Zombie Property Survival Guide

 


Editor’s note: this story previously appeared in the October issue of DS News, available to read in full online.In popular movies and TV shows such as The Walking Dead, the zombie has become a go-to favorite when it comes to both monsters and metaphors. There’s something inherently terrifying about the thought of something acting solely on instinct, a thing that’s hard to kill, doesn’t feel pain, and will just keep coming. The housing industry has borrowed the zombie name to describe a persistent problem of its own, a monster born out of the previous decade’s financial crisis but still lingering—the so-called “zombie property.”During a June DS News webinar sponsored by Altisource Field ServicesTimothy Meyer, SVP of Field Services, Altisource, summed up just how many challenges are involved for servicers, attorneys, and field servicers tasked with combating zombie properties, “It really is critical to have a multipronged approach to effectively manage zombie homes,” Meyer said. “A full toolbox, if you will.”

During the “Zombie Homes—Challenges and Guidance” webinar, moderator Rick Sharga, EVP, Carrington Mortgage Holdings, explained that the term was “coined during the heat of the foreclosure crisis.” He also pointed out that the real estate industry’s use of the term predated zombies’ most recent resurgence in pop culture. “We’d like to take credit as an industry for the ridiculous popularity zombies have today in entertainment media,” Sharga joked.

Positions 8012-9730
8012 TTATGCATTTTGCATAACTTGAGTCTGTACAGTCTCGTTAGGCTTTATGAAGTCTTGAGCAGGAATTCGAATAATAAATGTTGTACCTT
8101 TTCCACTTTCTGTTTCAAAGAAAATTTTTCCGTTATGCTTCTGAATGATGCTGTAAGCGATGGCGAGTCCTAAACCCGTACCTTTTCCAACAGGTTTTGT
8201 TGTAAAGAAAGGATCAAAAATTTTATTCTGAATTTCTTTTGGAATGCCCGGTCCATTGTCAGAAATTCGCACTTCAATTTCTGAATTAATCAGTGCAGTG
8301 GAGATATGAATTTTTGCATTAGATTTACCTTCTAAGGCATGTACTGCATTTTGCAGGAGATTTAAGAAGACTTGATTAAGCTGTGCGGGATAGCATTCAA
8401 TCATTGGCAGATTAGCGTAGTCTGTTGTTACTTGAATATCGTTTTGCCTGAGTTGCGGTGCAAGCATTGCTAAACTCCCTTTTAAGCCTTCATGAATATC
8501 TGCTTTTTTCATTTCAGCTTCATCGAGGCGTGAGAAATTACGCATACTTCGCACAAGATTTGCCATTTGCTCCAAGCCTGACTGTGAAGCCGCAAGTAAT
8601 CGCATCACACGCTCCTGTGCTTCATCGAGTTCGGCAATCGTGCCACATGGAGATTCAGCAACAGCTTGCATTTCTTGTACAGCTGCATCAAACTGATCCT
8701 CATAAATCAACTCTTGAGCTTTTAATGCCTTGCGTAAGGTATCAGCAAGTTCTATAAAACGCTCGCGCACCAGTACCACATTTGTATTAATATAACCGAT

Sharga explained that the “zombie” nickname is tied to characteristics these empty homes share with their brain-hungry on-screen namesakes: “They’re properties that are neither one thing nor another but a little bit of both. These properties are typically somewhere in the foreclosure process. They’re vacant, having been abandoned by the borrower but are not yet under the control of the lender or servicer. They’re often the byproduct of well-meaning
but poorly executed legislation and regulations.”

In a Policy Focus Report entitled, “The Empty House Next Door: Understanding and Reducing Vacancy and Hypervacancy in the United States,” Researcher Alan Mallach analyzed U.S. Census and Postal Service data for 15 American cities, examining the increasing occurrences of “hypervacancy” in these cities, which the report defines as when at least one in five properties is vacant within a given area.

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